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Exploring things and places around the globe named after Budapest

Residents of global cities such as London, Paris, New York and even Los Angeles have become accustomed to their homes being such a big brand name that it is often chosen to advertise a hotel, restaurant, or any product. Budapest is not there yet, but there are a few examples of the Hungarian capital's name being used for an unrelated cake or coffee chain that the locals have never heard of. Let's see our favourite examples!

The popular Budapest cake that Hungarians don't even know about

Budapestbakelse, Budapestrulle, Budapestlängd – these names all refer to a single dessert, the Budapest roll, a true Swedish classic, available in many traditional cafés in the Scandinavian country. But what is this that we Hungarians have never even heard of? The original recipe includes a meringue base (whipped egg whites) and ground and chopped hazelnuts, which, after being baked and cooled, are then spread with whipped cream and topped with tangerine slices. This is then rolled up, topped with the chocolate syrup garnish, and that's it. Of course, we're not the only ones modernising traditional recipes: many bakeries fill the roll with raspberries or strawberries – although experts say the original flavour harmony is so good it's a shame to change it.

But what does this have to do with us? The confection was created in 1969 by a Swedish pastry chef, Ingvar Strid, who had tasted the Esterházy Cake (vanilla cream that is sandwiched between layers of walnut-infused sponge cake and topped with a thin layer of fondant) during a visit to Budapest and wanted to reproduce something similar. Still, walnuts were expensive in northern Europe at the time, so he substituted hazelnuts. (The cake is particularly popular in the creator's hometown of Vetlanda, where it has its own holiday (1 May), and a 27-metre-long cake was once baked. The triumph of the Budapest roll has also been driven by social change. In the 1970s, more and more women took jobs, so they no longer had the time to slave away in the kitchen for hours on end when they got home. But families still demanded an everyday after-dinner dessert, so the time-saving, easy-to-assemble cake became a hit. It also helped that canning became very popular in the 60s and 70s, and any kind of compote could be used for this dessert, so it never became boring.

Hungarians haven’t inspired the Grand Budapest Hotel, either

One of the most popular films by director Wes Anderson, known for the unique atmosphere of his films, Grand Budapest Hotel is a star-studded film that revolves around a grand hotel in a fictional Central and Eastern European country. The movie's art direction is so iconic that speculation immediately began as to what inspired the fictional hotel. Anderson had visited the Corinthia Grand Hotel Royal in Budapest years before the shooting but later denied in a statement that he had modelled his hotel on it. However, the official position is that the director and his team studied several stately hotels – including the Hotel Adlon Kempinski in Berlin and the world-famous Hotel Savoy in London – but most of the elements were probably lifted from two grand hotels in Karlovy Vary. These include the five-star Grandhotel Pupp, the most elegant hotel in the small Czech town, which was the main inspiration, and the nearby Bristol Palace Hotel, which inspired the distinctive pink colour scheme.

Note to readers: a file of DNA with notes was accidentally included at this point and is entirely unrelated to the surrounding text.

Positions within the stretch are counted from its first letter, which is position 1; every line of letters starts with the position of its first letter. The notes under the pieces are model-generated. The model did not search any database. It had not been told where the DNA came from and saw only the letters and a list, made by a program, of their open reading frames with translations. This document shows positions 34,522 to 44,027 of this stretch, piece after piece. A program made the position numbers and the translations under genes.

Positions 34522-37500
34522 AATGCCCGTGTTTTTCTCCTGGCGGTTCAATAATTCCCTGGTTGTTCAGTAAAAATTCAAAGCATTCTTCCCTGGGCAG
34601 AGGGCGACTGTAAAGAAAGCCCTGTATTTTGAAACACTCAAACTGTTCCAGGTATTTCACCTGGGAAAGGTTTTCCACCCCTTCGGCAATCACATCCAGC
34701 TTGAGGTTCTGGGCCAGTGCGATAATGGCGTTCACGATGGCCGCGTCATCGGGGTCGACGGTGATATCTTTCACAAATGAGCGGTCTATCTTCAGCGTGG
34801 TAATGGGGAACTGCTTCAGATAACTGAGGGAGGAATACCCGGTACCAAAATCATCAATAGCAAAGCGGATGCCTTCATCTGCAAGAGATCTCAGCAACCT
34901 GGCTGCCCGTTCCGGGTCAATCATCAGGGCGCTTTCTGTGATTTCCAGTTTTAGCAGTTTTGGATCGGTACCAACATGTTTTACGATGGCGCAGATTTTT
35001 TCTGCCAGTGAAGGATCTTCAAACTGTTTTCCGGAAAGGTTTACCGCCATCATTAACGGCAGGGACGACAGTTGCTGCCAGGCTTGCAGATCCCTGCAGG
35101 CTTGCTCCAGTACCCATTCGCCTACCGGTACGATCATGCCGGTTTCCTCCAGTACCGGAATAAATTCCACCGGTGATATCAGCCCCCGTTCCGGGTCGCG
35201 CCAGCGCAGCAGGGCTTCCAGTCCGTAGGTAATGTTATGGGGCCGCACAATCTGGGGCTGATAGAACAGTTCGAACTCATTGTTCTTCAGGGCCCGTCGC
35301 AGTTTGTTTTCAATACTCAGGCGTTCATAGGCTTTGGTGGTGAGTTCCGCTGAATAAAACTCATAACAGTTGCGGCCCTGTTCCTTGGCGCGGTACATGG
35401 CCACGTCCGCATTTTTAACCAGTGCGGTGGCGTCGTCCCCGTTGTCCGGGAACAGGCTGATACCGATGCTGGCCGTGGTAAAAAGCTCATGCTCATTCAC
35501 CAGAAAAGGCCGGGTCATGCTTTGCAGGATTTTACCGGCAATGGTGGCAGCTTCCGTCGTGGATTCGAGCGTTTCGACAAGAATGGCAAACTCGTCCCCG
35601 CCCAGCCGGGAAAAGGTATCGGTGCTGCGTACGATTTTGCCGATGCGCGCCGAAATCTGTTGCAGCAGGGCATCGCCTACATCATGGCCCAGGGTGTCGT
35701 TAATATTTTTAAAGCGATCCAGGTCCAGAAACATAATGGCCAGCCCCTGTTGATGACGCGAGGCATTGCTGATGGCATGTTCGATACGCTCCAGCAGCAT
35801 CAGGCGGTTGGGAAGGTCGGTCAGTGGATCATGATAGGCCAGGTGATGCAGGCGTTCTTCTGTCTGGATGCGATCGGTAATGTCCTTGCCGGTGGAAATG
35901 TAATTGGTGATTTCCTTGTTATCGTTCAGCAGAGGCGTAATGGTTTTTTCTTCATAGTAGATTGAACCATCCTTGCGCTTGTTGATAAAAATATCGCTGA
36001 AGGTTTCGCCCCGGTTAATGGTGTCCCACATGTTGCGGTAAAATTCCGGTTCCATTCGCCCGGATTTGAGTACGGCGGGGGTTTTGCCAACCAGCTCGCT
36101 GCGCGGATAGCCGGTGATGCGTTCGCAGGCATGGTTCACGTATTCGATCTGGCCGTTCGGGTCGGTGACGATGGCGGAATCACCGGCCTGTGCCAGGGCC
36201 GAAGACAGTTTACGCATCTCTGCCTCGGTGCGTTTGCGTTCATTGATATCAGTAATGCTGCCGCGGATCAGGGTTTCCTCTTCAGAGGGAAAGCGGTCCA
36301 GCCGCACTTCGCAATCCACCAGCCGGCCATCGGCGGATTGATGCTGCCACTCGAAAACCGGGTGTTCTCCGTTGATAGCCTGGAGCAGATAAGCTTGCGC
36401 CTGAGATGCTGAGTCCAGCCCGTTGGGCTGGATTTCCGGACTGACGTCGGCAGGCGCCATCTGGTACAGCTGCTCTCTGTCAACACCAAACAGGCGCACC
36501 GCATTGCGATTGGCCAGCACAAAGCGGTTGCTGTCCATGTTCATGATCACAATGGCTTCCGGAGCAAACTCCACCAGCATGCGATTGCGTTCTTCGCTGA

Budapest coffee chain thousands of kilometres from Hungary

The Budapest Café was once a two-unit chain, but now it has shrunk to a single unit, as the café in the city of Chengdu in the Sichuan province has closed. But the Melbourne shop is still open! The clean, contemporary, youthful interiors were inspired by the aforementioned movie, and it's no coincidence that the fictional Mendl's confectionery in the story is also sold here in the iconic pink turn-of-the-century packaging. But the curiosity of the bistro restaurant and café is its signature dessert, available in a variety of colours – one of which, coincidentally, is also available in the Hungarian tricolour. The American pancake with mixed berry and fruit purée comes with a wooden hammer engraved with the name Budapest. Its role is to smash the inverted sweet cone that tops the composition, giving the dessert a unique look.

Bar on the Italian coast

And there's more! On the seafront of Ostia, which was once an independent city encompassing the port and beach of Rome but became part of the Eternal City in 1976, our employee on vacation a few years ago discovered the name Budapest on a bar sign. Bar Budapest is named after the Hungarian capital because the movie Snack Bar Budapest, released in 1988, was filmed on the Ostia Bridge.

Have you ever come across the name Budapest in another part of the world? If so, feel free to share it with us!

(Cover photo: Getty Images)


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